Day 4 – 23/08/11
I re-started my journey in the morning from Sariyaala Chapar and headed out to Patni. Learning from my experience of the previous day (of unwittingly coming across army camps) I decided to stick to the main road on whatever route I adopted from this point on, though remaining as close to the LOC and west of Pakistani army posts as physically possible. I encountered an army check-post about 5 kilometres before Thub, they questioned me extensively and checked my baggage thoroughly before escorting me (on public transport) to their camp at Thub. I remained in their custody before an army major decided to ring a number on one of my phones to confirm my identity. He was pleasant in manner and politely informed me that he did so without my permission. They allowed me to proceed to Patni. Though I was questioned extensively and repeatedly, matters remained cordial.
Day 5 – 24/08/11
Baghsar was my next destination. It was an uncomplicated though steep road with very little human habitation in between. It wasn't until about 8 kilometres before Baghsar that I encountered my first army camp of the day. They questioned me briefly before escorting me towards their main camp at Baghsar. Incidentally, at each and every army camp/post that I came across, I made it a point of explaining that I had been questioned and cleared previously by their colleagues. I also requested on each occasion that they make a note of my ongoing route and kindly inform subsequent posts that I'm travelling with the aforementioned purpose (i.e. that of surveying the AJK public). I clearly clarified that just as the citizens of AJK who live in the cities have aspirations and grievances, similarly those who lived in what they (Pakistan army and it's agencies) describe as 'border areas' deserved equal attention.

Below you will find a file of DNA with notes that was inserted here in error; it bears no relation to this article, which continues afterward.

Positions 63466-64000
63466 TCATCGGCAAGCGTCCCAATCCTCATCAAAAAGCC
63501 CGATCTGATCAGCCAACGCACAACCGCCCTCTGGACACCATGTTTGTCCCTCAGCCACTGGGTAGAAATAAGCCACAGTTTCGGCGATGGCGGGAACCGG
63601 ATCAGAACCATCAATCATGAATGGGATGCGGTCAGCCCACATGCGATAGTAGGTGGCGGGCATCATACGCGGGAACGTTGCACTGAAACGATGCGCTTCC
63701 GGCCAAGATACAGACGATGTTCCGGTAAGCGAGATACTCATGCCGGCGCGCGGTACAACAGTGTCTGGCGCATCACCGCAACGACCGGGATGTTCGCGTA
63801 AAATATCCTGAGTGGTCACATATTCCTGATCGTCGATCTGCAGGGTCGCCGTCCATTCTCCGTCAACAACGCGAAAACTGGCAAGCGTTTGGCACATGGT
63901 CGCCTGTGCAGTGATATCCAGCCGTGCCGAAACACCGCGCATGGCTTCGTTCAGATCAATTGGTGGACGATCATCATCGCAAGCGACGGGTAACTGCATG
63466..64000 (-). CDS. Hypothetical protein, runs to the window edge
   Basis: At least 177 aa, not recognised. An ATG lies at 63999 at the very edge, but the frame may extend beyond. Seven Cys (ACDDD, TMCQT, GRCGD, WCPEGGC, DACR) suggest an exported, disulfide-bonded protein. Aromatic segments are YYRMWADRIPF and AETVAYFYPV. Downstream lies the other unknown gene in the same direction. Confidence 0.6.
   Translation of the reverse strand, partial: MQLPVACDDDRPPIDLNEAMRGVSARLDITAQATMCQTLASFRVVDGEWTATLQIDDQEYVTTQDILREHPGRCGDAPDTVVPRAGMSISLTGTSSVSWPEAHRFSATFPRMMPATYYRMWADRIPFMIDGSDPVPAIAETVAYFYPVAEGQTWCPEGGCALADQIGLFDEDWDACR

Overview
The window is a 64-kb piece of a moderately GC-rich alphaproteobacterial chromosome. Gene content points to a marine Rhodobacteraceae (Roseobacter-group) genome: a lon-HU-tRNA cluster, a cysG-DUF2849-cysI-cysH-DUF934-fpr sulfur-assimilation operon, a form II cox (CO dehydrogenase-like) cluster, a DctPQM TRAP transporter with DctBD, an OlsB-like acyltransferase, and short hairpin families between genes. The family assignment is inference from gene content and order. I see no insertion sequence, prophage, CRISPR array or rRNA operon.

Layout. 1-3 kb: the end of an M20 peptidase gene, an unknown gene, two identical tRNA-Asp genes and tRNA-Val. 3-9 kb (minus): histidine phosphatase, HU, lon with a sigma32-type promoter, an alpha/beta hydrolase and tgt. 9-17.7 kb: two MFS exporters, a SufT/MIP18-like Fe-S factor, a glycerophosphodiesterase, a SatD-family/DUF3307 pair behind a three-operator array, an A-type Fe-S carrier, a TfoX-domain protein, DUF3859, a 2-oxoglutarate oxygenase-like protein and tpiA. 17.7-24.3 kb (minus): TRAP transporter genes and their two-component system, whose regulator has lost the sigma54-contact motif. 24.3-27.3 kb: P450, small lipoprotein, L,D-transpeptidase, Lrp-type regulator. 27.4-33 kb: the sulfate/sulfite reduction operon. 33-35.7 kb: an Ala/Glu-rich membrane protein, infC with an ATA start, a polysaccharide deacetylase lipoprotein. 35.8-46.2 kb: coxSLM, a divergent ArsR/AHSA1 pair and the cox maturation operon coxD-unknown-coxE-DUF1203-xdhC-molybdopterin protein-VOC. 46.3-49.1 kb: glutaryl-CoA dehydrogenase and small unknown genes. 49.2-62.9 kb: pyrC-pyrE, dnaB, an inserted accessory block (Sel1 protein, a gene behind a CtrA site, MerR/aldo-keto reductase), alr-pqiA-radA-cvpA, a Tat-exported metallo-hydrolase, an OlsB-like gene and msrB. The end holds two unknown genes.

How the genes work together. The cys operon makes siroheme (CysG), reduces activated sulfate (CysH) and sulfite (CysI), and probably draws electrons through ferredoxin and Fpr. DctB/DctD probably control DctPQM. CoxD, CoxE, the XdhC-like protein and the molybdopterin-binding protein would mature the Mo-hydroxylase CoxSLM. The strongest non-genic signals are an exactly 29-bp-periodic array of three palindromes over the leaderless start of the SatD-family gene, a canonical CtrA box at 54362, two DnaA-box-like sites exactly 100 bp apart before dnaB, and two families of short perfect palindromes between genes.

In any case - a few kilometres short of Baghsar – the soldiers escorting me met up with a (pre-agreed) set of soldiers from the army base in Baghsar. At this point, I came across my first experience of humiliation, they tied up my hands and despite my protestation, frog marched me towards their base. As we walked through Baghsar bazaar, the sight of locals staring at me and imagining that I must be a criminal incensed me. I knew that if I was free, I would have interacted with these very people and discussed matters of our homeland. On approach to the army base, they humiliated me further by blindfolding me with a towel.
Once they sat me down in a chair, they began interrogating me with questions that I had repeatedly answered to numerous colleagues of theirs over the past few days. I made it very clear at the outset that under no circumstances was I going to answer a single question while blindfolded. My subsequent silence infuriated them and the young Pathan colonel doing the bulk of questioning threatened to shoot me. Realising that I wouldn't relent, after about half an hour they changed their tone and manner of questioning. I didn't respond until they removed the towel and untied my hands.
At this juncture, I re-emphasised my stance that politeness on their part will generate co-operation on my behalf and I will assist them in allaying whatever fears they may have about me. As they came across my laptop, the young colonel that threatened to shoot me asked for the password. I explained that it wasn't possible for me to give it to him. I was after all - legally speaking - not a citizen of Pakistan and thus under no obligation to divulge personal information. However, with the aim of not giving them a reason to suspect that I had some sort of hidden agenda, I said I could co-operate to the extent of typing the password for them and allow them to look at whatever was in my laptop but in my presence. They reluctantly agreed but broke their pledge by taking it elsewhere after a while. They had to return to me when the power settings prompted re-entry of the password after a short period.